Renode supports a variety of processor architectures (including the most popular choices for education and research: Arm and RISC-V) and entire platforms with I/O interfaces and sensors, e.g. Nordic’s nRF52840 microcontroller featured on the Arduino Nano 33 BLE Sense board that is the focus of the TensorFlow Lite Micro work / edX course, enabling complete application development, from button press to LED blink.
The framework comes with a range of inspection features, such as execution traces, metrics generation, extensive logging, Python hooks on various events etc. that enable analyzing and tracing guest software execution. This ensures full observability of the development process, which can be very useful for educational purposes, as it enables the user to analyze the sequence of events leading to improper behavior of the device. A trained tutor can prepare challenging software samples containing non-trivial problems that will require students to carefully analyze and explore different aspects of the emulation and develop a deeper understanding of embedded systems operation.
In the embedded systems development context, our open source simulator is already successfully used in a Microelectronics course – which also involves Zephyr, Sphinx and other tools we use and support – that we developed together with STMicroelectronics for Poznan University of Technology, with a number of other universities using or being interested in adopting it.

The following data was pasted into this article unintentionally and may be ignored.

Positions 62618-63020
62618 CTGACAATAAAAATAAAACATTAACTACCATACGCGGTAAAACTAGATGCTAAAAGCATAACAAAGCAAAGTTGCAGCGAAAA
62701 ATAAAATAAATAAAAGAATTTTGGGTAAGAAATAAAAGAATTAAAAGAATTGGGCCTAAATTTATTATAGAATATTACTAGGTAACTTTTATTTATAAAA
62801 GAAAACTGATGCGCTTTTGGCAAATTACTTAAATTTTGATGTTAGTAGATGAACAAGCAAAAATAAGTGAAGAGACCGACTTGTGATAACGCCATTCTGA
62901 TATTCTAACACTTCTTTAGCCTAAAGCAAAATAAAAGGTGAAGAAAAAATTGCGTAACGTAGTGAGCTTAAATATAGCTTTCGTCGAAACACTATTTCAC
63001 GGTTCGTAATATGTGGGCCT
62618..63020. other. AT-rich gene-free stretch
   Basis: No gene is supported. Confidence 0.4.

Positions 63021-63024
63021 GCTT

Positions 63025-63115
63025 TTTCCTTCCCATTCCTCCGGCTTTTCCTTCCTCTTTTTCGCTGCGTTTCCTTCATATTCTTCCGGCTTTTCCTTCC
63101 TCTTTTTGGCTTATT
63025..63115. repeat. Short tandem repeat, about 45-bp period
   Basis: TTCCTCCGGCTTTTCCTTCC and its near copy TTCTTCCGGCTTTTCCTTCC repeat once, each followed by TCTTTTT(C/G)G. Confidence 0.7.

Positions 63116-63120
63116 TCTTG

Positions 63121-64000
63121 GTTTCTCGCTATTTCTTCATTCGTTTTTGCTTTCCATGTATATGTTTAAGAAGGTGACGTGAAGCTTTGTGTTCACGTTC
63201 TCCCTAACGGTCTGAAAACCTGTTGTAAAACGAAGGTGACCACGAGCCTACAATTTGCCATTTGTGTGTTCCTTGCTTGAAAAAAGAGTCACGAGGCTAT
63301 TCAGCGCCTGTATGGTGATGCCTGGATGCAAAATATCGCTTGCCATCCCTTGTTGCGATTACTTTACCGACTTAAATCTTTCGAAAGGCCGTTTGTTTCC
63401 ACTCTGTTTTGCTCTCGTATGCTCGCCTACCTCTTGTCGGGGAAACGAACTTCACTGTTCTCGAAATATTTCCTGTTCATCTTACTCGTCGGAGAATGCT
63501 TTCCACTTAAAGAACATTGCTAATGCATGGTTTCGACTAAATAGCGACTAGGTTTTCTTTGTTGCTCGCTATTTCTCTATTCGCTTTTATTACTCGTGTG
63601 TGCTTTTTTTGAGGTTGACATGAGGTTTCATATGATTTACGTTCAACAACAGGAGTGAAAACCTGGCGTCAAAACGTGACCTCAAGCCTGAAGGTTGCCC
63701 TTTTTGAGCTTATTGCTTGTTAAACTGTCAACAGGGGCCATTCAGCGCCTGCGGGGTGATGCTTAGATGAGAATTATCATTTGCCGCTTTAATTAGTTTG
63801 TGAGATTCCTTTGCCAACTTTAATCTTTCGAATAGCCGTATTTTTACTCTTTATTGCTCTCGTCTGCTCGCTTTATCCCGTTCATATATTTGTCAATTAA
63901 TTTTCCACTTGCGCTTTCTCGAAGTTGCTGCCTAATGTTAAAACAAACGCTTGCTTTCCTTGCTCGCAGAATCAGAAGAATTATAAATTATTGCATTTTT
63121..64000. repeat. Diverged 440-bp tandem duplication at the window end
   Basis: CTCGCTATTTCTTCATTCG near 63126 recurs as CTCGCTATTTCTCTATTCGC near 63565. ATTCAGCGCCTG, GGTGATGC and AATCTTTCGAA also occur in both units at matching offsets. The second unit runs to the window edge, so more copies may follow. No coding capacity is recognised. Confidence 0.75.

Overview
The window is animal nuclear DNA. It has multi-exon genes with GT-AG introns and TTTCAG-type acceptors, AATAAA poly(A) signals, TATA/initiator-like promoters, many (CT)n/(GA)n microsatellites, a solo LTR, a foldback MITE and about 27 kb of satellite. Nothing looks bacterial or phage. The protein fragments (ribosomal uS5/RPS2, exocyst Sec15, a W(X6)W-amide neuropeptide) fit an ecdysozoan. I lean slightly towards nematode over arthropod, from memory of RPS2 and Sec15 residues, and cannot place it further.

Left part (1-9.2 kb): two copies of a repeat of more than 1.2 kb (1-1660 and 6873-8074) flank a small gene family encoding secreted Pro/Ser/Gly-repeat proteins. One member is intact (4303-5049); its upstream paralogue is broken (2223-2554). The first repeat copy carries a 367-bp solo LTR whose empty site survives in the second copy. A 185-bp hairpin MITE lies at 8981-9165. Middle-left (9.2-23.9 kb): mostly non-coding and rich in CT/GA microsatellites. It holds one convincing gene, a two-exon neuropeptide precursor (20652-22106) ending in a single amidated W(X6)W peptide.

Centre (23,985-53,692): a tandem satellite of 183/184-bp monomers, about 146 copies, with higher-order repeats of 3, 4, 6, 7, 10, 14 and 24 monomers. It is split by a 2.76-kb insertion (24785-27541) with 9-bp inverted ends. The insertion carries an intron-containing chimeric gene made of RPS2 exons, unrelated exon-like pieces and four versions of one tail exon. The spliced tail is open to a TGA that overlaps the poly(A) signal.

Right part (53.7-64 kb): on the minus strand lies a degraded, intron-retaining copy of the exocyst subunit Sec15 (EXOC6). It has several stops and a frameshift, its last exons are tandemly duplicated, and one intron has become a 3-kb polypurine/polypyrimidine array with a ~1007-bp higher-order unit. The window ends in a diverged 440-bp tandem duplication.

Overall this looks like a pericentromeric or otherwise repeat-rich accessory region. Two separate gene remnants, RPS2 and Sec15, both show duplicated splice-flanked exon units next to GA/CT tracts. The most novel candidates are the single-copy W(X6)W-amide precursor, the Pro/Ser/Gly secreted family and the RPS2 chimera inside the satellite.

Also, the hardware/software/FPGA co-simulation capability that Renode provides is great for architectural exploration, as the user can create custom RISC-V instructions, easily expand the hardware configuration and see how the hardware and software sides of a system are related at all stages of the development process. One example where those features are used and demonstrated is the Fomu Workshop, and we are working with FPGA vendors like QuickLogic as well as Microchip to expand the capabilities for FPGA and HDL co-simulation. There are many teams experimenting with Renode for security-oriented devices, operating systems and next-gen AI platforms – like the one we are developing in the VEDLIoT project. Despite all this adoption, we are sure we are just scratching the surface of the education and research potential of the tool.
What is more, as an open source tool, Renode teaches work in a collaborative environment, making CI and testing an integral part of the development flow that can be reused also outside of the classroom context.
Enabling early access to cutting-edge platforms
Users of Renode can immediately kick-start the development of their systems and experiment with a range of platforms before committing to particular hardware, saving cost and time. Apart from the Nano 33 BLE Sense, Renode supports a number of popular machine learning acceleration-capable platforms, such as OpenHW Group’s exciting Core-V MCU, featuring the the CV32E40P RISC-V core alongside QuickLogic’s eFPGA fabric, or Microchip’s PolarFire SoC FPGA – the first mass-produced Linux-capable RISC-V implementation, which was available through Renode even before the release of the physical version. Other exciting platforms that are supported include the tiny QuickFeather board powered by QuickLogic’s EOS S3 (the first FPGA SoC to be fully supported in Zephyr RTOS). Renode’s portfolio is regularly expanded with support for new boards from various vendors interested in widening the reach of their products by making them available for pre-silicon system prototyping in our open source simulator.
If you are interested in using Renode or want us to develop Renode support for your platform, don’t hesitate to reach out to us at firstname.lastname@example.org.